Texas companies making use of clean energy, helping lead
In the energy market, coal still makes up a large part of the Texas portfolio. But that is changing rapidly, driven by demand for cleaner power sources.
Vistra Energy Corp., a producer formerly known as Energy Future Holdings, still relies on coal for more than half of its power generation. But the company’s retailing unit, TXU Energy, has purchased a big solar project that could serve almost 57,000 homes. Vistra CEO Curt Morgan said, “I want to be very clear that this [solar purchase] was largely driven out of demand from our retail side.”
Texas is easily the largest producer of domestic oil, but it is not well-established that the state is also the leader in wind power, with three times the capacity of the closest state, the Dallas Morning News reported. Wind and solar energy, in early 2016 employed 36,000 Texans.
Nationwide, the U.S. Department of Energy states that the solar energy industry employs 373,800 people. That is rapidly gaining on our state’s staple employment industry, oil, at 515,500. Natural gas employs 362,000, while coal’s employment numbers have dropped to 160,000.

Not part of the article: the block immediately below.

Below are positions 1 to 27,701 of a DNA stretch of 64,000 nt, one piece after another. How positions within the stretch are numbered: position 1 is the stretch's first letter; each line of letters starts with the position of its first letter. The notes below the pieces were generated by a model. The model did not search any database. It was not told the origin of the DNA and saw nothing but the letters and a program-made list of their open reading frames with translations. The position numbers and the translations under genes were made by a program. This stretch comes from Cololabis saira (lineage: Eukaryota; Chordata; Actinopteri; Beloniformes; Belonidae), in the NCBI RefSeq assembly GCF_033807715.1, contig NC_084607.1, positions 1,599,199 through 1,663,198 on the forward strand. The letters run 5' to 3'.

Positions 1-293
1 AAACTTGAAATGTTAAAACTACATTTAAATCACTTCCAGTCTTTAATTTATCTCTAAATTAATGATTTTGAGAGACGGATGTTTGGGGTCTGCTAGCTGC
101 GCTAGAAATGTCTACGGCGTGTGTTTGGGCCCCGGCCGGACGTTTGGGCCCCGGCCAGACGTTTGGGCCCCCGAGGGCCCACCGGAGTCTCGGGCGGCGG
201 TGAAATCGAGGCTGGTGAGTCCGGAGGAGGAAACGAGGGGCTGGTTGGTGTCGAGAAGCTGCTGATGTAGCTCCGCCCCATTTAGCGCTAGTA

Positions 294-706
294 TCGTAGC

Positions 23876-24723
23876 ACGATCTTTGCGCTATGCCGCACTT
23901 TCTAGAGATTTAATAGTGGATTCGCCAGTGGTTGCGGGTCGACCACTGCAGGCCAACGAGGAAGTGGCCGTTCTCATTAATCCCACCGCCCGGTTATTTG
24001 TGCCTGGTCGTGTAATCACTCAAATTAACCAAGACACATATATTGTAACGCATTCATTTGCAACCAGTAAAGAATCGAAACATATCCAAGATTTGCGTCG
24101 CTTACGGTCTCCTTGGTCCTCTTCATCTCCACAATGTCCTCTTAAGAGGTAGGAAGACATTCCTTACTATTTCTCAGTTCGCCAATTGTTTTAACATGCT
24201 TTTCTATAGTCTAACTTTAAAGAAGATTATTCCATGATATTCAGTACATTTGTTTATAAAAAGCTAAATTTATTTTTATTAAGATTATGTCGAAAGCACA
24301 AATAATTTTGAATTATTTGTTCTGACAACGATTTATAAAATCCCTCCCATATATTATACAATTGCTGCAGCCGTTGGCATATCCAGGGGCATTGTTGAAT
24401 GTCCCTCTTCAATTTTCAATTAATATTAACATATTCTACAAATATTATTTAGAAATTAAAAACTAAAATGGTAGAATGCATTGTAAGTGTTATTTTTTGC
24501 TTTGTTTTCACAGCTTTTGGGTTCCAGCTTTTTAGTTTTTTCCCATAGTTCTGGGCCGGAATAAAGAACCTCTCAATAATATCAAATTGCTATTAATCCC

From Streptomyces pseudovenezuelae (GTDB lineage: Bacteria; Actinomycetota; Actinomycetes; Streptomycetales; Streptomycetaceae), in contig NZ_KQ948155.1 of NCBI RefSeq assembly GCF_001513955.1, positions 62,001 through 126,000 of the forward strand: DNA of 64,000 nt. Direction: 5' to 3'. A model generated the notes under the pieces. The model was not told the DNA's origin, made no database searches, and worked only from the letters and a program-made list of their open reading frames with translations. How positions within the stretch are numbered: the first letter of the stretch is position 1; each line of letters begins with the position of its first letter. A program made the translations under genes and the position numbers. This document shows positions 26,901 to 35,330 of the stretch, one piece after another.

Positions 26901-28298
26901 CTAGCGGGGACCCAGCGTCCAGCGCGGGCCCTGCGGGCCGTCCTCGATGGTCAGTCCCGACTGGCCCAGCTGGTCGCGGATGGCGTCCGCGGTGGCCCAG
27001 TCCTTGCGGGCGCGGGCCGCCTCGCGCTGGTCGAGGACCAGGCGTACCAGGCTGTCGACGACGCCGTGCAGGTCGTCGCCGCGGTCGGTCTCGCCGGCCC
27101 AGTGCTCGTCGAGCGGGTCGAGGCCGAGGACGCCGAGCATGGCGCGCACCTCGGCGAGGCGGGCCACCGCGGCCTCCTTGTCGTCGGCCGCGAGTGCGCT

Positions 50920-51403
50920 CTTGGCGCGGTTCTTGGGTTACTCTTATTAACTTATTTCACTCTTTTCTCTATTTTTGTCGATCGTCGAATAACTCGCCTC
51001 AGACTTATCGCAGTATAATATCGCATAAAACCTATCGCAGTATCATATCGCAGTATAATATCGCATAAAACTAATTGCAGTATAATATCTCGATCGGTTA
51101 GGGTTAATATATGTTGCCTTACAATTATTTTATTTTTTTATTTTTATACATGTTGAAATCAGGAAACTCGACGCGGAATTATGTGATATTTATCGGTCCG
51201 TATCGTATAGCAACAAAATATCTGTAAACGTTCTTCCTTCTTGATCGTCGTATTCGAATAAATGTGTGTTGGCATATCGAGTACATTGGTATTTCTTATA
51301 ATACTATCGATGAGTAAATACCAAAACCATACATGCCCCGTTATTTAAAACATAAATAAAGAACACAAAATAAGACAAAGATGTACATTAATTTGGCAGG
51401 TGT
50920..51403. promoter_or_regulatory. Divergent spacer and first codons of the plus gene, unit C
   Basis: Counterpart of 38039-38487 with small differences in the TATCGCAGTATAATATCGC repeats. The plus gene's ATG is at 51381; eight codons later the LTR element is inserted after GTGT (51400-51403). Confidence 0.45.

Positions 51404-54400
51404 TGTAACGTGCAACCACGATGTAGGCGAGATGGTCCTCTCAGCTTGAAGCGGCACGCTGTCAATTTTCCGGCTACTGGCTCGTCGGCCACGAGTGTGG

President Trump’s decision to pull out of the Paris climate accord will do little to change the demand for cleaner energy.
General Motors in Arlington, Facebook in Fort Worth and hundreds of 7-Eleven stores around the state are working renewable energy into their power sources. “Young customers care about sustainability and environmental impacts,” said 7-Eleven’s Ben Tison. “They’re paying attention to what companies are doing.”
Exxon Mobil, Google, Apple, Disney and General Electric are all still sticking with the agreements in the accord. Even though Texas’ two senators hailed the withdrawal, most have a better eye toward the future of the energy markets.
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